The Obama administration is set to unveil a fresh environmental analysis of the Keystone XL pipeline as early as this week, but critics say that study won’t be complete unless it considers climate change costs tied to the $7 billion project.
The State Department’s forthcoming environmental assessment is based on a newly proposed pipeline route that navigates around water supplies in Nebraska, after the administration rejected the previous planned path in January.
An earlier environmental impact statement — pegged to the initial route — did not include a broad evaluation of how the pipeline might boost carbon dioxide emissions by expanding the marketplace for energy-intensive extraction of oil sands crude in Alberta, Canada.
Environmentalists say this new version should include such an analysis.
“The environmental review should find that building the Keystone XL pipeline will unlock additional tar sands development and increase greenhouse gas emissions,” said Daniel Kessler with 350.org, which opposes the project. “Keystone XL would expand dirty tar sands mining practices and lure the U.S. into a long-term commitment to an extra-dirty oil energy infrastructure.”
Canada’s oil sands are technically bitumen, a tar-like hydrocarbon typically extracted by open-pit mining and in-situ techniques involving underground injections of steam that liquefy the otherwise hard fossil fuel.
“Because the proposed project would lead to a massive expansion of a dirty, carbon-intensive tar sands oil, the pipeline’s fate represents one of the most important environmental decisions facing the Obama administration,” noted Josh Mogerman, a deputy director with the Natural Resources Defense Council. “Nothing short of a thorough-going review of the pipeline’s climate-change consequences is a prerequisite for the proposal to move forward.”
Pipeline supporters, including the American Petroleum Institute, argue that even without Keystone XL, the Canadian oil sands crude will be extracted, perhaps ultimately sold to consumers in Asian markets.
A pipeline delivering diluted bitumen to the Gulf Coast would at least ensure the fossil fuel is processed in “clean, efficient American refineries” designed to deal with heavier crudes, said Cindy Schild, API’s downstream operations senior manager.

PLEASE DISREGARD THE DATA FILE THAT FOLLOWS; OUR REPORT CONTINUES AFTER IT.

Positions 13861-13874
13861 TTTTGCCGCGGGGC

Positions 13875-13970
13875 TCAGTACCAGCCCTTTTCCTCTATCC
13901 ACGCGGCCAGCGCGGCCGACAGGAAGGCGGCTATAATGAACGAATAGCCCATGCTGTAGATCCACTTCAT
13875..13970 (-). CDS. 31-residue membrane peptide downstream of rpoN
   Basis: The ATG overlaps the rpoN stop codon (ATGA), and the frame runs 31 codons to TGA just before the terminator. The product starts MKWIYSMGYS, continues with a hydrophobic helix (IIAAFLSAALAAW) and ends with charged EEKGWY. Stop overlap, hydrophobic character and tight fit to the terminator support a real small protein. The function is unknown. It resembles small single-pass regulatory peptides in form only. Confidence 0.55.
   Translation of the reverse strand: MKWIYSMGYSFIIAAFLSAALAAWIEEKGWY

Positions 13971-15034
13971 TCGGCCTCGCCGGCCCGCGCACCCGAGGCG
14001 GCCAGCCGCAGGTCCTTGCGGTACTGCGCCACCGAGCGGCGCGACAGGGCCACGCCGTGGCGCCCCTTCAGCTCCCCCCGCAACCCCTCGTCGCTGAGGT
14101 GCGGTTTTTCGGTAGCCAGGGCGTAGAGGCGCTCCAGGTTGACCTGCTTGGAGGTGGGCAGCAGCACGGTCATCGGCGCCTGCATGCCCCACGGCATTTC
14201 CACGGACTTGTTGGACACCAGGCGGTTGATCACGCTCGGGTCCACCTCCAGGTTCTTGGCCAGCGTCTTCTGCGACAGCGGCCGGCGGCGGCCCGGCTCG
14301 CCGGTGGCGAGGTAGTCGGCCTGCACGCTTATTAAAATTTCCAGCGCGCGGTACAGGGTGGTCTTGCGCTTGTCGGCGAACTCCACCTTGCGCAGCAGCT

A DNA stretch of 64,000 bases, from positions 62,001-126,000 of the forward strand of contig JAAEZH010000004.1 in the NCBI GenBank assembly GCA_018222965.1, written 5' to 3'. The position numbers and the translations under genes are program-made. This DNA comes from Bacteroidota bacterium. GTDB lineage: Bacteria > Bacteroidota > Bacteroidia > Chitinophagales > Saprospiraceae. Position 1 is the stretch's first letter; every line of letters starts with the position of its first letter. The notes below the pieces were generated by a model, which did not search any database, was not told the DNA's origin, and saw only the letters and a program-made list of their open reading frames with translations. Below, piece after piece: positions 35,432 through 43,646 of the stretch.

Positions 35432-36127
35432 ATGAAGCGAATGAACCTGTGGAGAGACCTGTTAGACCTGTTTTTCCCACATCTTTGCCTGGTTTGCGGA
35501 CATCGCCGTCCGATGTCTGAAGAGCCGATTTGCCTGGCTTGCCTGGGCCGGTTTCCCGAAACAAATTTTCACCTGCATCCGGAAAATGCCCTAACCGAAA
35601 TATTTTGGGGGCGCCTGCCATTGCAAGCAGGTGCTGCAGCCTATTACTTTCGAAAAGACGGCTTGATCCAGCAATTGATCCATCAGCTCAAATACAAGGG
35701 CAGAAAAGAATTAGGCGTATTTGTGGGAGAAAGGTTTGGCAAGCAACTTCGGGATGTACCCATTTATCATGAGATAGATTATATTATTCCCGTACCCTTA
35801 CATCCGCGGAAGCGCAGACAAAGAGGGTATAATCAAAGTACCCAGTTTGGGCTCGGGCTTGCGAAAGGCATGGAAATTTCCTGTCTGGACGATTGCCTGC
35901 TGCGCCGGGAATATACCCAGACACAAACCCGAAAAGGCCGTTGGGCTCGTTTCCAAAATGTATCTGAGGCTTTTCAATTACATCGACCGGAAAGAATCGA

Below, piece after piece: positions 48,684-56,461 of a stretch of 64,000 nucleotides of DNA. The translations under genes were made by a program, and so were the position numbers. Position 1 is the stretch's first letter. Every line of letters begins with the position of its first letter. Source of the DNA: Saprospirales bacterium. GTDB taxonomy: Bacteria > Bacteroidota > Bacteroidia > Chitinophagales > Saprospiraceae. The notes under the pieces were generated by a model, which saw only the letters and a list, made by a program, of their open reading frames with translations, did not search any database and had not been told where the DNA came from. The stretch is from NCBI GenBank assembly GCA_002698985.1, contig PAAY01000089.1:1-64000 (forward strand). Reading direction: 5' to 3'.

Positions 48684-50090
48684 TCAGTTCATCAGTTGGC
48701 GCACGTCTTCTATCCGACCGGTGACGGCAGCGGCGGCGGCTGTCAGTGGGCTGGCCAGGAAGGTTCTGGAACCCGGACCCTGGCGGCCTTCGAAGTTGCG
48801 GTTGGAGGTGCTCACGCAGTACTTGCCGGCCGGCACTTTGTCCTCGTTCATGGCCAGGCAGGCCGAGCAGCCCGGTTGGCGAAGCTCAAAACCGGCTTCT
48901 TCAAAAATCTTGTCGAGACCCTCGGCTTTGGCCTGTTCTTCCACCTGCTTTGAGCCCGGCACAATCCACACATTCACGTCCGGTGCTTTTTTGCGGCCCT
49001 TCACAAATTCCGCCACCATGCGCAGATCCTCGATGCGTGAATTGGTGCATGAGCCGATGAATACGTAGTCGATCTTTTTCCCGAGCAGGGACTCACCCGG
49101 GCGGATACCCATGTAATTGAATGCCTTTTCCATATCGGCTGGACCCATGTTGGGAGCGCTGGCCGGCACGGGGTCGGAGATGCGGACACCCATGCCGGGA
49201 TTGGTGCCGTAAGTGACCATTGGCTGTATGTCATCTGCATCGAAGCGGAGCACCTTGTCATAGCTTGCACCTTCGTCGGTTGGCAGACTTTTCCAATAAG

“Do you want it processed in the U.S. at refineries that are some of the safest and cleanest in the world, or do you want it going to China?” Schild asked.
Pipeline backers also said the environmentalists’ climate change argument represented their latest bid to stall Keystone XL.
Officials with TransCanada Corp., which would own and operate Keystone XL but not the diluted bitumen flowing through it, note that the project itself would “produce almost no emissions,” while giving oil harvested in the U.S. a new path to the Gulf Coast.
As for critics, “their issue is really about fossil fuel consumption and not our pipeline,” said company spokesman Shawn Howard. “We are an energy infrastructure company, and our business is to deliver energy products to the right market at the right time for our customers.”
The State Department’s supplemental environmental impact statement is one of the final steps before a likely administration decision on whether to grant a permit for the border-crossing pipeline next year.
Nebraska Gov. Dave Heineman is expected to release his verdict on the project early next year following public meetings and a final review by the state’s Department of Environmental Quality. The agency’s final analysis is slated to be filed within weeks.
Meanwhile, the State Department’s environmental review will queue up a decision on whether Keystone XL is in the national interest.
The climate change argument could be fodder for an eventual legal challenge against the pipeline, with Keystone XL foes possibly arguing the government didn’t evaluate the environmental impacts of the project sufficiently.
In addition to considering possible climate change effects tied to the pipeline, critics say the State Department should do a fresh analysis of whether Canada’s oil sands crude is even needed in the U.S., given a surge in domestic oil and gas extraction from dense rock formations.
“The world of oil supply and transportation has changed rapidly in the United States even over the last year,” Mogerman said. “Both the environmental review and the national interest determination will need to consider new factors that go directly to the question of whether we need Keystone XL and whether it is actually in the U.S. national interest.”